A welcome attempt to take down Piracy Shield, Italy’s pre-emptive and unfair Net block system

The copyright industry’s war on the Internet and its users has gone through various stages (full details and links to numerous references in Walled Culture the book, free digital versions available).

The first was to sue Internet users directly for sharing files. By 2007, the Recording Industry Association of America (RIAA) had sued at least 30,000 individuals. Perhaps the most famous victim of this approach was Jammie Thomas, a single mother of two. She was found liable for $222,000 in damages for sharing twenty-four songs online. Even the judge was appalled by the extreme nature of the punishment: he called the damages “unprecedented and oppressive.” He “implored” US Congress to amend the Copyright Act to address the issue of disproportionate liability. He also ordered a new trial for Thomas. Unfortunately, on re-trial, she was found liable for even more – $1.92 million. The RIAA may have been successful in these court cases, but it eventually realised that suing grandmothers and 12-year-old girls, as it had done, made it look like a cruel and heartless bully – which it was.

So it shifted strategy, and started lobbying for a “graduated” approach, also known as “three strikes and you’re out”. The idea was that instead of taking users suspected of sharing copyright material to court, which had terrible optics, they would be sent progressively more threatening warnings by an appropriate government body, thus shielding the copyright industry from public anger. After three warnings, the person would (ideally) be thrown off the Internet, or at least fined.

France was the most enthusiastic proponent of the three-strikes approach, with its Hadopi law. Even though the government body sent out millions of warnings to French users, only one disconnection order was issued, and that was never carried out. In total, some €87,000 in fines were imposed, but the cost of running Hadopi was €82 million, paid by French taxpayers. In other words, a system that failed to scare people off from downloading unauthorised copies of copyright material cost nearly a thousand times more to run than it generated in fines.

Since attacking Internet users had proved to be such a failure, the copyright industry changed tack. Instead it sought to block access to unauthorised material using court orders against Internet Service Providers (ISPs). The idea was that if people couldn’t access the site offering the material, they couldn’t download it.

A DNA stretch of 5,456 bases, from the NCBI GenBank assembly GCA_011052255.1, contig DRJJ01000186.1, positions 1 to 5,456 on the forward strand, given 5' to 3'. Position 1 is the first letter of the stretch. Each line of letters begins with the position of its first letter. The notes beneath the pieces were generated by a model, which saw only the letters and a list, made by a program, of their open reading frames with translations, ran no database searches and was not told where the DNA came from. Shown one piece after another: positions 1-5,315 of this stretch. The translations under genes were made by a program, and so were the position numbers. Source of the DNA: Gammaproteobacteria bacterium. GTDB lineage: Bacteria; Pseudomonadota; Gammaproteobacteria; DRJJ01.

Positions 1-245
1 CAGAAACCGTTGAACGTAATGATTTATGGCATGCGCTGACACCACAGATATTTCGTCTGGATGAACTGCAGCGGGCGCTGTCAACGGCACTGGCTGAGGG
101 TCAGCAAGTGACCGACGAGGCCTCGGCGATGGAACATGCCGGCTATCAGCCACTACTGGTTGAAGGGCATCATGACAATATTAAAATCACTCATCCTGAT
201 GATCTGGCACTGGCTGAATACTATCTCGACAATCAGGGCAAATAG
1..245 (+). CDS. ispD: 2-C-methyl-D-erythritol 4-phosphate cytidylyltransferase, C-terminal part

Italy has been at the forefront of this approach. In 2014, the country’s national telecoms regulator, Autorità per le Garanzie nelle Comunicazioni (Authority for Communications Guarantees, AGCOM) allowed sites to be blocked without the need for a court order. More recently, it has set up an automated blocking system called Piracy Shield. Rather surprisingly, according to a post on TorrentFreak, AGCOM will not check blocking requests before it validates them – it will simply assume they are justified and set the system in motion:

Once validated, AGCOM will instruct all kinds of online service providers to implement blocking. Consumer ISPs, DNS providers, cloud providers and hosting companies must take blocking action within 30 minutes, while companies such as Google must block or remove content from their search indexes.

It’s a very unfair, one-sided copyright law, which assumes that people are guilty until proven innocent. That tilting of the playing field may prove Pirate Shield’s undoing. As another post on the TorrentFreak site explains:

An ISP organization has launched a legal challenge against new Italian legislation that authorizes large-scale, preemptive piracy blocking. Fulvio Sarzana, a lawyer representing the Association of Independent Providers, informs TorrentFreak that the measures appear to violate EU provisions on the protection of service providers and the right to mount a defense.

It would be nicely ironic if the very extremism of the copyright industry, which always wants legal and technical systems biased in its favour, and with as few rights as possible for anyone else, might see the latest incarnation of its assault on the digital world thrown out.

Featured image by Stable Diffusion.

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